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The Overheating Housing Market of Hong Kong

Hong Kong, despite being a territory of China,  enjoys a high level of autonomy since its handover from the UK in 1997. HK’s independent government possesses different policies from that of China and thus it faces very unique challenges, and the ongoing real estate bubble is certainly a major one.

According to Savills, Hong Kong is the world’s most expensive city to buy a home, being 55% more expensive than London. It is also the most expensive city for luxury real estate, averaging $10,880 per square foot. In addition, it boasts the most expensive office market in the world, with the Central District having an overall occupancy costs of $246 per square foot. This massive real estate bubble needs to be addressed immediately, as it is harming HK’s reputation as a convenient international business hub. More importantly, it is affecting the life quality of its local residents;  as researched by JPMorgan,

A 1,300 sq ft apartment in the Belcher’s (upscale private complex in Hong Kong’s Western district) is equivalent to 11.6 times an income of HK$100,000 per month. Even wealthy households cannot pay for property from income.

which is why the government is finally working to attack the problem, and we are here to discuss the problem from a network science perspective.

To begin, we can analyze the Hong Kong housing market in a simplistic way: a two-sided many-to-many matching model with consumers and real estate developers, with consumers having incomplete preferences over real estate developers (or the developments) and vice versa. Note that although we can model the housing market with a matching model, it is important to realize that no matching model can completely reflect any real estate market accurately in the real world. For example, the free nature of the market implies that it is not strategy-proof (hence the existence of real estate agents),  while the nature of the relationship among real estate developers and consumers implies information asymmetry, although the government is striving for a more transparent housing market with stricter policies and laws.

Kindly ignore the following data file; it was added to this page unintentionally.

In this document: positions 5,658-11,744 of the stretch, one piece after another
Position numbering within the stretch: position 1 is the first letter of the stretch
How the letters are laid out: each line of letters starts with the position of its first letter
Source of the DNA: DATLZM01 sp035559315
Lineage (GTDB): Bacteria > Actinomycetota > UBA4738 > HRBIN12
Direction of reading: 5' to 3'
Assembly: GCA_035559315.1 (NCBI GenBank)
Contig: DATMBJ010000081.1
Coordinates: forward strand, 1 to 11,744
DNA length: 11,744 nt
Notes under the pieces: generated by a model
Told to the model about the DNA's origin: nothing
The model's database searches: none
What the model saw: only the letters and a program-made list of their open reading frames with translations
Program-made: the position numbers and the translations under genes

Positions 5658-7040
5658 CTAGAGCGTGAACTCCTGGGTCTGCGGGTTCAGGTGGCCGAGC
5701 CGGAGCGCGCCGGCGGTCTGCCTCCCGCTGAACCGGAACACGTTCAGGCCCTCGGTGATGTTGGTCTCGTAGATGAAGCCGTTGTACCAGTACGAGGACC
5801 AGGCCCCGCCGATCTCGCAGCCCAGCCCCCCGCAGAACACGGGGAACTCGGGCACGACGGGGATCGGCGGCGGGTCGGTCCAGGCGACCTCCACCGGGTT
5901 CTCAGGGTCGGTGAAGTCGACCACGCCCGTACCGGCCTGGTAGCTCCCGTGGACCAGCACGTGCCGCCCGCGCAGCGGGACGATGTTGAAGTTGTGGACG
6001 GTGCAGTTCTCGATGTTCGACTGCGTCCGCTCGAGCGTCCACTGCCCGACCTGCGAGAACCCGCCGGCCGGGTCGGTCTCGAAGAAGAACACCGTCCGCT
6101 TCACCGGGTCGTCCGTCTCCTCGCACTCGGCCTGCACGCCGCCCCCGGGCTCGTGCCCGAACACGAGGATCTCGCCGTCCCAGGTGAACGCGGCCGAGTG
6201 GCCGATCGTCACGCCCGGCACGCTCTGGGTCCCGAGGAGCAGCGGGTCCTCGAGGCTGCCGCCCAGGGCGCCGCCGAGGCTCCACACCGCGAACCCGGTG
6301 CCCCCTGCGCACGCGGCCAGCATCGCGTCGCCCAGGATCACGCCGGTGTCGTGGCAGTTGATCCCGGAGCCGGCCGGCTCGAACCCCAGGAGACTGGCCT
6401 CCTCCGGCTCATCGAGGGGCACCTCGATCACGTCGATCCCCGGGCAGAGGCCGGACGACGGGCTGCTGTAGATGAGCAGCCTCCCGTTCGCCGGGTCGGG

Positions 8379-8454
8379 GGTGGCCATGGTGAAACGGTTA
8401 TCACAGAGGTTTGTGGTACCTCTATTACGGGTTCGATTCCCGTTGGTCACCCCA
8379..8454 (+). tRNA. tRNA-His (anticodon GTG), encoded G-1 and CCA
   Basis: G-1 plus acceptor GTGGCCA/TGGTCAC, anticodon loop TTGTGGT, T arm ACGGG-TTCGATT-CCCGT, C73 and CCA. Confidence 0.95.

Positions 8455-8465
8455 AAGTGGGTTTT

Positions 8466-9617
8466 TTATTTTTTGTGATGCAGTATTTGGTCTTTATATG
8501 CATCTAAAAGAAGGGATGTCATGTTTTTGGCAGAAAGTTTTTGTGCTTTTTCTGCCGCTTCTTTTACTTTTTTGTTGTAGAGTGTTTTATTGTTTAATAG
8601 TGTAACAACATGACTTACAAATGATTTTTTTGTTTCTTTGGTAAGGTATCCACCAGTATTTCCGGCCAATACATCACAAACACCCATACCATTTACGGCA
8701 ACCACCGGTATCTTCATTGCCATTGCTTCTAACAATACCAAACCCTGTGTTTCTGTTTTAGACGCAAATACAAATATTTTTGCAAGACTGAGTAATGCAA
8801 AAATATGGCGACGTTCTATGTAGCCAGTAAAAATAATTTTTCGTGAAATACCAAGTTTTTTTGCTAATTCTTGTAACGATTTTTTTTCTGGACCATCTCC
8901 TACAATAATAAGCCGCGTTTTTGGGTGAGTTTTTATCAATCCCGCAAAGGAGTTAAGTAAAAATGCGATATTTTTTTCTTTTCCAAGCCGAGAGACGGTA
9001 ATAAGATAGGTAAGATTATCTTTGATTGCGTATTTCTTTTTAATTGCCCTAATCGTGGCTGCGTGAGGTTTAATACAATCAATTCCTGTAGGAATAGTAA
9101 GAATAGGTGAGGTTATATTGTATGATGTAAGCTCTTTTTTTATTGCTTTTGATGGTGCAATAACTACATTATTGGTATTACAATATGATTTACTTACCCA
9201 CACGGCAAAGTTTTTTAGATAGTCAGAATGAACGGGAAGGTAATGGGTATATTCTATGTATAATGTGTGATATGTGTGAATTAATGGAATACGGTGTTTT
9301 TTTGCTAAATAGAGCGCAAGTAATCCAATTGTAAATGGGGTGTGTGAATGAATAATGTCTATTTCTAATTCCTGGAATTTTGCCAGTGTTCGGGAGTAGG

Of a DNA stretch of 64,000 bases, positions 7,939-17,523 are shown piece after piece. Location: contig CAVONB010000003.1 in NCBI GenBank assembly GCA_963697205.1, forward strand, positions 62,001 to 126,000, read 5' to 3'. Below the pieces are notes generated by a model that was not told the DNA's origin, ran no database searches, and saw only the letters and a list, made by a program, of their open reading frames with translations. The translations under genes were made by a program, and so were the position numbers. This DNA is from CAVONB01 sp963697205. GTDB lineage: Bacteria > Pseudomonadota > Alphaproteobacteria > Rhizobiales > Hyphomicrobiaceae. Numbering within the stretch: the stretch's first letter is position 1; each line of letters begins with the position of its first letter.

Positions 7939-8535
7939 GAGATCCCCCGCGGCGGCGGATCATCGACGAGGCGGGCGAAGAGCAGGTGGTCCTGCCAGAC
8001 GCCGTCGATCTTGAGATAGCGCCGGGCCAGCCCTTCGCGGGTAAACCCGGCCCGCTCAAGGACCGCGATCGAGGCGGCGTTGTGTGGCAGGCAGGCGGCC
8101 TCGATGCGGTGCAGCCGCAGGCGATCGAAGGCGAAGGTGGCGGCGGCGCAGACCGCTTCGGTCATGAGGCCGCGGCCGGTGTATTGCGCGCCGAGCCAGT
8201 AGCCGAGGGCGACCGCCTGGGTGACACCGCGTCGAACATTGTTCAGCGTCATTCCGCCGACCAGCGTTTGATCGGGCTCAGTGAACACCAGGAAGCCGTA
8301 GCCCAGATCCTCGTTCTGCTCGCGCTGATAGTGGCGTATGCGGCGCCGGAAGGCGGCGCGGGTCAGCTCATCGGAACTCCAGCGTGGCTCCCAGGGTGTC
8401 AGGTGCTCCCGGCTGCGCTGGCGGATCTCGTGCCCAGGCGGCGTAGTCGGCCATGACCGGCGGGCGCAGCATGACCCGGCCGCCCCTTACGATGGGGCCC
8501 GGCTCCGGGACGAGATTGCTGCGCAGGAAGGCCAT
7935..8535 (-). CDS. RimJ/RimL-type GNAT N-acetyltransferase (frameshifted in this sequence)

One main cause of the housing bubble, according to HK locals, is that richer-than-ever mainland Chinese are entering the housing market with stronger-than-ever Renminbi, causing a massive increase in price in the HK market, which primarily uses the weak HK Dollar. From here, we can see that the agents are split into two uneven groups: HK locals and Mainland Chinese investors. To address this, people have suggested creating more public housing for the middle and lower class, or allocating new land to accommodate the need of the luxurious Chinese housing market and to separate the two groups in order to reduce direct competition. However, even if any of those solutions is approved, the process of developing such land is going to take years to complete, and it’s not going to have an effect on the market immediately.

In addition, government has also suggested creating housing quota for foreign and mainland Chinese buyers, or imposing tax on them (which is what Singapore does), similar to how the housing market can change agents’ preference over different houses. However, would this be fair for the mainland Chinese buyers? Furthermore, what would be a “fair” matching for the model? On one hand, Hong Kong is part of China, and it is supposedly the “freest economy in the world” so such policies could potentially harm HK’s reputation, on the other hand, HK locals are suffering and a solution is desperately needed. The HK government would have to work hard for the answer and the perfect balance, but it is not going to be easy given the political tension of the city.

Lastly, the HK government is encouraging more real estate developers, particularly those from mainland China, to enter the market. This is going to be beneficial, as more competition among developers can definitely lower housing price and even increase housing quality. For many years, the developer side of the matching model has only consisted of a few major players due to HK’s small size, as shown by the fact that most HK billionaires on the Forbes 100 list have a background in real estate, and hopefully this is going to change in the future.

The power of network science is not that it can utilize powerful mathematical models and theories. Instead, its power lies in the fact that it can be used to address real world problems (although sometimes with flaws). One can only hope that the government not just in Hong Kong, but around the world, can use more scientific approaches to analyze social problems.


– jw582


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